My two-year anniversary as a lawyer is in May 2012. Learning to practice law has been much like drinking water from a fire hydrant. I have learned many invaluable lessons and I know there will be many more to come. Below are ten of my most notable lessons learned at this juncture in my career. I hope other young lawyers will find them beneficial, or at the least, entertaining.

1. It is called practicing law because you have to practice. There is no substitute for experience. The only way to grow as a lawyer is to be like Nike and “just do it.” Have a plan, use your resources, reach out to your mentors, and be prepared, but practice, practice, practice. You can do it.

2. Just because a lawyer has been practicing law since the Eisenhower Administration does not mean he or she is a good lawyer. When I entered the practice of law I expected all seasoned lawyers would be professional, knowledgeable, and conduct themselves with the upmost integrity. A handful of experiences have proven otherwise. Sometimes passion, humility, and the drive to learn will make you a much better lawyer than years of practice.

3. Stop acting surprised that people want to pay you for your advice and guidance. You may feel like you do not know enough to be advising a client, let alone for pay. However, you just spent three or more years knee-deep in learning how to think like a lawyer. It’s not whether you have memorized or can cite the law, it’s whether you know how to find, read, interpret, and apply the law that the client needs. That is a skill well-worth its weight in gold.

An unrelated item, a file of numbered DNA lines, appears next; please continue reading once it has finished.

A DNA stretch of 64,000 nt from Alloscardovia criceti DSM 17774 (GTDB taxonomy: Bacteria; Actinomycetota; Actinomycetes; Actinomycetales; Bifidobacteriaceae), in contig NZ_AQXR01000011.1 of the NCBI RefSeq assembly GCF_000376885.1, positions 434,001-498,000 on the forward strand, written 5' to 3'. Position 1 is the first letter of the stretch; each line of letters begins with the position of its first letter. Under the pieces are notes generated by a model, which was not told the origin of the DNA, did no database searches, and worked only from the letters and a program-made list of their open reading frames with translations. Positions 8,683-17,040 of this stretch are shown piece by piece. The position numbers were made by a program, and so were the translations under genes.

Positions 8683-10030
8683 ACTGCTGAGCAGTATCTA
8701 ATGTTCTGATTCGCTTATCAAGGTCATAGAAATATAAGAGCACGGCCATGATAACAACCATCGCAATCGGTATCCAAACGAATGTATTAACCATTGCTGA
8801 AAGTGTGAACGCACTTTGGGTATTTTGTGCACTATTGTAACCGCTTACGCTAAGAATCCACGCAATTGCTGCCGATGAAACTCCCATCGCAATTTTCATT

4. “With great power comes great responsibility.” Yes, I just quoted Uncle Ben from Spiderman, but it is extremely applicable to our profession. The first case I ever received was an Amicus appointment for a divorce involving two elementary-age children. I will never forget the first time I met the children. I spent two-hours at a McDonald’s with them then proceeded to cry for the entire hour drive to my next appointment. It was at that moment that I not only realized, but also felt, how my decisions as a lawyer can have a long-term impact on a person’s life. That is a tremendous responsibility.

5. A paying client is not necessarily a good client. It is not easy to fire a client, so be wise in choosing your clients. Crazy people have money too. Even if they are paying, a client who calls, e-mails, or texts you multiple times a day, never follows your advice, doesn’t understand (or accept) when you say you are unavailable, fails to respond in a timely manner, or has no respect for boundaries, may not be the best client.